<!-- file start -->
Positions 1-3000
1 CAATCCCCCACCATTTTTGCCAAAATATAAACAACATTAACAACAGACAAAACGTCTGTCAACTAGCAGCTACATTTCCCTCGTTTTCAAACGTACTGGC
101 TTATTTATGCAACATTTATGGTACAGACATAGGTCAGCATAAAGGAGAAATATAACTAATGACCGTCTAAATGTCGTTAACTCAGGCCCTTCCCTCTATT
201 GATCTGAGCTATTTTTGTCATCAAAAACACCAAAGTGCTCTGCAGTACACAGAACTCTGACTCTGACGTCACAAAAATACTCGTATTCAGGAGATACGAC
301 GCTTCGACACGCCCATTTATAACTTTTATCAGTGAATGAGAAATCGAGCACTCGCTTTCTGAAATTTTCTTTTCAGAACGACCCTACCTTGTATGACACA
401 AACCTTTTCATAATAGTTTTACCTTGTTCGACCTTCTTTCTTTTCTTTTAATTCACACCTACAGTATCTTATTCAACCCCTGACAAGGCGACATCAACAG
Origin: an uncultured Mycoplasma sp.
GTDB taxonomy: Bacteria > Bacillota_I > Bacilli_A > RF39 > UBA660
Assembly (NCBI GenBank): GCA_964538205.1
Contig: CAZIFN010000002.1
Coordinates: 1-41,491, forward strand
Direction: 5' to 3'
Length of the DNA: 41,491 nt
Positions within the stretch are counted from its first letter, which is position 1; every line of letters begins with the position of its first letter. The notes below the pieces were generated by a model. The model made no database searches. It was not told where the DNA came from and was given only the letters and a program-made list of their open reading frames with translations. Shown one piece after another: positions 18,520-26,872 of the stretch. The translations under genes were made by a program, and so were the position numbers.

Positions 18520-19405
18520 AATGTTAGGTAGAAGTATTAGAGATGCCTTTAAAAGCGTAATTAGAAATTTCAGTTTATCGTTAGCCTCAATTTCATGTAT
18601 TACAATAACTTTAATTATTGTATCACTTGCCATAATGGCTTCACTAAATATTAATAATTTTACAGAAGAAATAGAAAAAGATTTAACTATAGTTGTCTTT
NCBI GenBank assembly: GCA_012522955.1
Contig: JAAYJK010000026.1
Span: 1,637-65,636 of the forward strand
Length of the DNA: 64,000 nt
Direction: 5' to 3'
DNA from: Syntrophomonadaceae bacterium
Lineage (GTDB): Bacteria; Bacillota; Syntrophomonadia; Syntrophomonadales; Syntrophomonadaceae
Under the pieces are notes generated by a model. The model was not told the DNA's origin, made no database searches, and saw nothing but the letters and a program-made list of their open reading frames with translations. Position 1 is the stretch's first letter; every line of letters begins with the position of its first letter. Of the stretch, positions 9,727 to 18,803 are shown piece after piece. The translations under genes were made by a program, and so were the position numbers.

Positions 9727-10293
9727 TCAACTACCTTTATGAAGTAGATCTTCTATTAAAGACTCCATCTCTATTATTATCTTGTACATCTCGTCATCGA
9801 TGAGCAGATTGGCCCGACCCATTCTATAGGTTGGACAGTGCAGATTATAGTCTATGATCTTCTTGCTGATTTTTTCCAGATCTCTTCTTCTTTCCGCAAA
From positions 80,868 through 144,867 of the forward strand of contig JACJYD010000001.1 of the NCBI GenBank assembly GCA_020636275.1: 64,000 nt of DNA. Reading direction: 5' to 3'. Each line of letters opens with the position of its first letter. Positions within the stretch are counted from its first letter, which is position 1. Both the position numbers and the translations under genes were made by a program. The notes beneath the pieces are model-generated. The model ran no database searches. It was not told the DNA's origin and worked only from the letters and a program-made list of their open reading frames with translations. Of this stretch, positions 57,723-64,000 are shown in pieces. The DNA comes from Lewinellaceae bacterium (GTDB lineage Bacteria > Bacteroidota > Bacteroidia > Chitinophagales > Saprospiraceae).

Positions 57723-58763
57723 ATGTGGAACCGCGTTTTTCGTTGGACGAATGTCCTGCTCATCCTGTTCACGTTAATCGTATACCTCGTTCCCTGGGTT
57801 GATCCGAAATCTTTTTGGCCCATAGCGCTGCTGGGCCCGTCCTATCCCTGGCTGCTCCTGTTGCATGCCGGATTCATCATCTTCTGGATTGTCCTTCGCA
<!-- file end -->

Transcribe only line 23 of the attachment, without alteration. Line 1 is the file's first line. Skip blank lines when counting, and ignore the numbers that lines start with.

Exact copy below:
DNA from: Syntrophomonadaceae bacterium